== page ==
Active transportation by City of Brantford and County of Brant-area students will receive a major boost with a new project designed to encourage walking and wheeling on the journey to school. The project aims to work with school communities including staff, students, parents, and neighbours, along with County, City and school-board partners to identify, plan, and implement both educational outreach and municipal projects to have a direct impact on safety and walkability around schools.
The great outdoors offers educators and students an extension of the classroom in which to teach, learn, play, and be active. Banbury Heights School hosted Take Me Outside Day at the end of October, as a way to kickstart efforts utilizing the school grounds as an inspiring learning experience with its youngest students.
Starting secondary school is an exciting time, and a crucial step on the path to future success. For families and students set to begin this next chapter in 2020-21, Grand Erie secondary schools are hosting Future Grade 9 Student and Parent information nights starting this month and continuing into January.
This year students in the Hospitality Specialist High Skills Major program will prepare a full turkey dinner from scratch, with all of the traditional fixings and sides, as they work through a busy schedule of festive luncheons in a flurry of activity leading up to the holiday break. But the most meaningful meals will serve fellow students, and go toward making the season a little merrier for those in the community who might not otherwise experience it.
It’s not too early for parents and guardians of soon-to-be Kindergarten students to get ready for September. Grand Erie District School Board’s online registration option is open, and parents of children who will be four years of age by the end of 2020 are encouraged to begin the process in the coming weeks to ensure a seamless start to the next school year.
After hearing concerns raised from students and families in the past 24 hours about the Board’s involvement in Young Canada Day activities at the Norfolk County Fair, Grand Erie has made the decision to allow all field trips connected to Young Canada Day proceed as originally.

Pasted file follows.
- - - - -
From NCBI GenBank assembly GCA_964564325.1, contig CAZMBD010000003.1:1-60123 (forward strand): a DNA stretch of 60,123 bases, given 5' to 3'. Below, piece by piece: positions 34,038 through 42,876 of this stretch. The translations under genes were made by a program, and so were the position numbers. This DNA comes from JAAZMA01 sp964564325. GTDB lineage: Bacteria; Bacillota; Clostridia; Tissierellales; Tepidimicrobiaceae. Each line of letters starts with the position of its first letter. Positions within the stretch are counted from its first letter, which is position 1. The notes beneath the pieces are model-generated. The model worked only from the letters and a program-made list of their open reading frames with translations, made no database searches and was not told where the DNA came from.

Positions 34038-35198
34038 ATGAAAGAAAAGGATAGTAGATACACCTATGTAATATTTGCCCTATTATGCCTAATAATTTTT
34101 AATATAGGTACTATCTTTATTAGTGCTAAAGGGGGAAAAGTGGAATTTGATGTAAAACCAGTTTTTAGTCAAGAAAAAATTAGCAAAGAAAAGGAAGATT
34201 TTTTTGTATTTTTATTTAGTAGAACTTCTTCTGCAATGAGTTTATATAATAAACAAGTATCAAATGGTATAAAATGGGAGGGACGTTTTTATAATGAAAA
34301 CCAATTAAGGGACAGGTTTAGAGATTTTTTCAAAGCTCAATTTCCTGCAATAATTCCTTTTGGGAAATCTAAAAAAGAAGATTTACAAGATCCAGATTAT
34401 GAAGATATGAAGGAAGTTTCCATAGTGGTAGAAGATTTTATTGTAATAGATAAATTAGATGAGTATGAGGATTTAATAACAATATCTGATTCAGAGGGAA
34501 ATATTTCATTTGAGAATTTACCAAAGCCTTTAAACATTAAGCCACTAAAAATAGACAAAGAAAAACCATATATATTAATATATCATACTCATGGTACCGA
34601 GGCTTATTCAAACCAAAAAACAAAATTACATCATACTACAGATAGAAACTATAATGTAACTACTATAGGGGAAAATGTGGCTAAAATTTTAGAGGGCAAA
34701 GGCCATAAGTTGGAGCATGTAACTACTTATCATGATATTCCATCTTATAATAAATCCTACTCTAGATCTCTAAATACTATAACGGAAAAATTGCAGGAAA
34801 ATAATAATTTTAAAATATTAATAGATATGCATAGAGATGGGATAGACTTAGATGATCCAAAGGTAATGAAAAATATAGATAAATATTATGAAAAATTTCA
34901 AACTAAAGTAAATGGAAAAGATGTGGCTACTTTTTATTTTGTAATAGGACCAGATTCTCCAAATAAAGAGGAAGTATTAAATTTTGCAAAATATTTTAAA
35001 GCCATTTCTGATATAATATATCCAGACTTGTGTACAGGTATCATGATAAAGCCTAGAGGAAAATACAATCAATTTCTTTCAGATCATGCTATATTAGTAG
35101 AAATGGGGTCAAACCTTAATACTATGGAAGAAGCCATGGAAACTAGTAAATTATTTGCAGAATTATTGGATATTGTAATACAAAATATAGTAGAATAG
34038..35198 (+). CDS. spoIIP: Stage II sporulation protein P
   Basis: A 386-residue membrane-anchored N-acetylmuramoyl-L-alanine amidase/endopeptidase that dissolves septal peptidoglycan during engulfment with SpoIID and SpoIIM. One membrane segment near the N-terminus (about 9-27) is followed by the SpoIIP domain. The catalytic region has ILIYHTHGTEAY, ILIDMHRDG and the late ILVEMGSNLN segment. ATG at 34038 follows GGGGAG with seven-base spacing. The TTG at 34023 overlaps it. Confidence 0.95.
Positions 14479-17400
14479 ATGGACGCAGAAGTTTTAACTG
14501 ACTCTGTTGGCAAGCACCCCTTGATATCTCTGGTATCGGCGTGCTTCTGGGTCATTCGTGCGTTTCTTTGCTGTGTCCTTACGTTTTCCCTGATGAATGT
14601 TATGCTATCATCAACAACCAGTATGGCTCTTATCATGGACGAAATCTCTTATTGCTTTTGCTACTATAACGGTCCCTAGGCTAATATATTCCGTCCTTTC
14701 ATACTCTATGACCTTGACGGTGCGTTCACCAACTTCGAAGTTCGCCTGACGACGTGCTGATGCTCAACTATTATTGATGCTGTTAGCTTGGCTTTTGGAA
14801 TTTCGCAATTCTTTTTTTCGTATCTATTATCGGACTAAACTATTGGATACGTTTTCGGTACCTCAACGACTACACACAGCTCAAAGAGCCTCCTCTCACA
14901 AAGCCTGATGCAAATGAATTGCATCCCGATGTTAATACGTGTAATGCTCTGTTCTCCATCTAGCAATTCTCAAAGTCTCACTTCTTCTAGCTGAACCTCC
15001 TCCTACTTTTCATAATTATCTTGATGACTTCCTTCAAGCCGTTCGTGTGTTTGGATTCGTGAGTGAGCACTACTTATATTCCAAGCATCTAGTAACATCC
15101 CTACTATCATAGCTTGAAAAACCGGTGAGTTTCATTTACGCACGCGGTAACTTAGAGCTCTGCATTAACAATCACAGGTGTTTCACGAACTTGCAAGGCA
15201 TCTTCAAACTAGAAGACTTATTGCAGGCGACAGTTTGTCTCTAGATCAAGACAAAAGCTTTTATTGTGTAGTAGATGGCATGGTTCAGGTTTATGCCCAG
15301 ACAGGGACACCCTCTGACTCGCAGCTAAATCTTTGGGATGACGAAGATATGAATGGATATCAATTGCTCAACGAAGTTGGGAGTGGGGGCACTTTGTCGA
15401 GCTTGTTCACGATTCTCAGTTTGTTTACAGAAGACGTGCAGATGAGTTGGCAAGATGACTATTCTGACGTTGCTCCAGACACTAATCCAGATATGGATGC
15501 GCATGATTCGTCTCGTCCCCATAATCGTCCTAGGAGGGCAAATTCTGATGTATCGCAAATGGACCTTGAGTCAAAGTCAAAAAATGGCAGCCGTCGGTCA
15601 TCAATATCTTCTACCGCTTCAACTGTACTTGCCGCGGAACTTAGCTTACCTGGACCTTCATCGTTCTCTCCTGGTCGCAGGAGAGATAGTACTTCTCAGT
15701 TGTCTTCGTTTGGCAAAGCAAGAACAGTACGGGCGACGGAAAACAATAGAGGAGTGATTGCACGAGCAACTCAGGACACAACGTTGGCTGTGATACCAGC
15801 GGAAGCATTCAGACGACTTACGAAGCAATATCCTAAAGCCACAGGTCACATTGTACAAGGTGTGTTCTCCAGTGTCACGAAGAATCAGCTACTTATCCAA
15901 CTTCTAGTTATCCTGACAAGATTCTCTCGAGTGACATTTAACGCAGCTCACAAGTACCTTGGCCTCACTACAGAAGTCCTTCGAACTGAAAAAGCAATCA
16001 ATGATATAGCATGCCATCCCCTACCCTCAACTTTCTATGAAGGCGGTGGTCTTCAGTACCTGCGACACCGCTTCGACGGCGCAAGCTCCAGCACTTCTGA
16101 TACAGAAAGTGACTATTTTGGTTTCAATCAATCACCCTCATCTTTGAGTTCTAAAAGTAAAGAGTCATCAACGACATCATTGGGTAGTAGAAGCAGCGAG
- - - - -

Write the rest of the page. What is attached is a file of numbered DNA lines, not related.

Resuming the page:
For the second year in a row, students and staff at Pauline Johnson Collegiate and Vocational School are organizing Play 4 Mac Kids, an event bringing together six area secondary schools’ volleyball and basketball teams in raising funds for McMaster Children’s Hospital, Pediatric Hematology and Oncology unit, during the final regular-season games of the year.
It’s the first day of school in Grand Erie. At River Heights School in Caledonia, a thick fog has rolled in off the river. It’s no matter, though. Everyone is finding their way – whether they’re new or returning students and parents – thanks to the school’s teaching and administrative staff who are providing a welcoming first point of contact.
As soon as Jeff Benner, Principal at Hagersville Secondary School, walks into the main office first thing in the morning, there are crucial issues to be dealt with and important decisions to make. Issues around student well-being and mental health, cyber security, and other pressing matters are all in a day’s work.
The Kiwanis Field in Brantford might still be a field of dreams if it weren’t for Melanie Kraemer, Teacher at Pauline Johnson Collegiate and Vocational School, who is this year’s recipient of the Patti McCleister Memorial award, the highest honour bestowed upon a Grand Erie employee.
Grand Erie District School Board is encouraging all of its schools to take part in Waste Reduction Week from October 21-27 in an effort to raise awareness of how much waste is produced in a typical day, and to empower students to take leadership roles in finding solutions to the growing worldwide problem.
It will be an orange wave in the halls of Grand Erie schools next Monday (September 30), as the board recognizes Orange Shirt Day to educate and raise awareness of the residential school system, and the continuing impact it has on Indigenous communities.
“Some families didn’t talk about what had happened at the residential schools because the trauma was too great,” says Claudine VanEvery-Albert, who is Mohawk and a member of the Turtle clan, as well as a Grand Erie Trustee representing the interests of Six Nations students. “But my family talked about it. We talked about it a lot.”
“I’m not disabled; the built environment is disabled.”
Mike Greer, an ambassador with the Rick Hansen Foundation, made this statement during a recent presentation to Grand Erie administrators, and it’s a reality he’s reminded of on a regular basis.
Langton School’s new playground was the talk of the town last Thursday evening during the official opening of the outdoor space, and it was a fitting celebration considering it was the town that helped make it possible.
During this stressful time, many of us may be experiencing feelings of anxiety and uncertainty. Grand Erie’s Mental Health team has put together a resource to support students, parents and caregivers, including age-appropriate suggestions for how to discuss what’s going on, recognizing the feelings that may arise, and connections to further resources to support wellness while at home.